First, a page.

Strategies for Using Social Media in Demand Creation

Social Media – The Consumer

There are several reasons why you would want to use social media in building a pipeline. If you do not have a database of all the suspects in your served market, social media can be an effective and efficient vehicle to access this pool. Or, if traditional demand creation vehicles are proving to be too expensive, too slow or producing poor results it may be wise to leverage social media. And, it is always a good idea to have a holistic approach to demand creation – include traditional vehicles and social media.

Once you have decided to embrace social media, the next question is how to create a social media plan. There are three primary avenues to purse: the social consumer, other people’s relationships / networks and the pack mentality.

Focus on the Social Media Consumer.

These are buyers that are active on the web and social media sites. There are 3 primary ways to connect with the Social Consumer and they are through user reviews, creating a sense of urgency and playing off of what is hot.

User review, create a sense or urgency, what's hotUser Reviews.

This plays-off of the vicarious experience concept—you can trust others that seem to be like you. Initially, and sometimes forever, buyers are reluctant to believe a vendor and more likely to believe another buyer. Reviews tend to be posted on websites and are included in blogs. Examples include: ConsumerSearch, Epinions, TripAdvisor, Amazon and AngiesList.

Create a Sense of Urgency.

The basic premise is that you have to act now or in a limited time period. Often times these programs leverage Twitter. Examples include: the airlines (Virgin, SWA, JetBlue), Woot, and Living Social.

What’s Hot.

These are the things that hit the social media vehicles and burn it up. The idea is to create something interesting and so engaging that an individual will evangelize on your behave (open their networks and endorse you). There are some people who like to be the first one to spot things and pass them along. Many times you will see these on social networking sites and sharing websites. Examples include: Slideshare, YouTube, Twitter and Facebook.

Social Media – Other Peoples Relationships/Networks (OPR/N)

Leverage other people’s relationships and networks. In a nutshell, when you find one prospect or buyer you have a multiple effect because they find others like themselves for you.

Here’s a couple ways companies are using OPR/N:

Forward it Promotions – promotions that are based on an individual forwarding along a promotion via FB, Twitter, Email. Typically, there is a campaign that requires you to retweet the contest to your followers, in order for you to be included in the contest.

Quantity Discounts – if a buyer creates enough demand, they are entitled to a discount. This is the basic business model for Groupon. In short, the company offers a “Groupon” per day. If a certain number of people sign up for the offer, then the deal becomes available to all.

Social Media – The Pack Mentality

The basic premise is that there are leaders and followers and there really aren’t that many true leaders (to the shock and dismay of many). There are some people who are the visionaries, early adopters, evangelists and they build a reputation that they are thought leaders or the person that other people comment “ I know the guy or gal that…”. These are the people that can persuade others to do or not do things. These leaders are the people that you want to identify and build a positive relationship with and leverage their influence to help you sell. How do you do that, well, here are two ways:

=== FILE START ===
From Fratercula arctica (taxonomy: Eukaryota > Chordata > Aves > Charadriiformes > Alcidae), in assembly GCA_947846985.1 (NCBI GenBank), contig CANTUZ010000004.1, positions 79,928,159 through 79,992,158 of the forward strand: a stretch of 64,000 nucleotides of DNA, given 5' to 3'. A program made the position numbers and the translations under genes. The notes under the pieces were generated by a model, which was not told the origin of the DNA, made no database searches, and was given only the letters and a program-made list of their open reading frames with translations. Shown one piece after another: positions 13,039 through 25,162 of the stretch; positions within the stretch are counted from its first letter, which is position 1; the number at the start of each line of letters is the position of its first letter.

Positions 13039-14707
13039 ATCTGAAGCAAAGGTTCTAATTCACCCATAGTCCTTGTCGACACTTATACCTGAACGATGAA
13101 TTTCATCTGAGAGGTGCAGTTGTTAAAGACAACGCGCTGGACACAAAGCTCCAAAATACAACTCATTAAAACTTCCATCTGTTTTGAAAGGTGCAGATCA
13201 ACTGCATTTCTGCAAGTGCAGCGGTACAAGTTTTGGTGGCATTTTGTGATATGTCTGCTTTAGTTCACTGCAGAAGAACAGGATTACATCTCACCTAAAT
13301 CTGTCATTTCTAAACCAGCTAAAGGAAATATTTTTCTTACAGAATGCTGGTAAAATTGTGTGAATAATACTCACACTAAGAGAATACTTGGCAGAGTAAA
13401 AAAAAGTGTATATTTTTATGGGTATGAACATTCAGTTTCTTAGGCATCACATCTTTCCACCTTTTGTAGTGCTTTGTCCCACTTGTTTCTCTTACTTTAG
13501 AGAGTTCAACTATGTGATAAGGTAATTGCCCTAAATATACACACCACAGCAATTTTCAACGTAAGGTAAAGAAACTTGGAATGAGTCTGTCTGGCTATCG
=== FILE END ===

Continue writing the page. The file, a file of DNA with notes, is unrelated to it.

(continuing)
• Lead dog, Power userFind the Lead Dog.  In the old days it was really clear as they were at the leading analyst firms, the trade and business press, authors and academia. You can still find lead dogs there but social media has empowered many more people to be the lead dog because of extreme segmentation, social media platforms, immediacy and domain knowledge spread to potentially anyone. However, it is still relatively easy to find a lead dog by a Google search to see who is blogging, has the most twitter followers, most Facebook fans and who has compelling content on sharing sites.
  • Power users.  These are the people that use a product or service and love it. Often times, these people could be the CTO or VP Development for most of the companies whose products they use. However, they are more interested in using the coolest and best technology of many companies rather than pigeon holing themselves. These people can’t be bought and can be a double-edged sword because if your product sucks, they will tell you and communicate that fact to their communities. But, if your product or service is great, they will voluntarily communicate that message. You can use this group as a research panel, focus group or beta group to gain invaluable information about product/service direction and functionality.

Bottom Line: Using Social Media in Demand Creation

The key is that there is no silver bullet when it comes to creating a pipeline–traditional or social media program. Nor is there any one social media tactic that “is it”. The task is the same as it has always been—sell to buyers. The game has changed though as the vehicles to find prospects and create demand that generates revenue has evolved. Embrace the new vehicles and techniques. Build integrated programs that span at least your average sales cycle or a multiple of it. Think holistically as demand creation vehicles are a puzzle that needs to be pieced together. Change is a good thing. Motion is a good thing. Try something, iterate, measure, optimize, rinse and repeat.

For more information about how to build an efficient and effective social media plan, please visit Go to Market Reseources.

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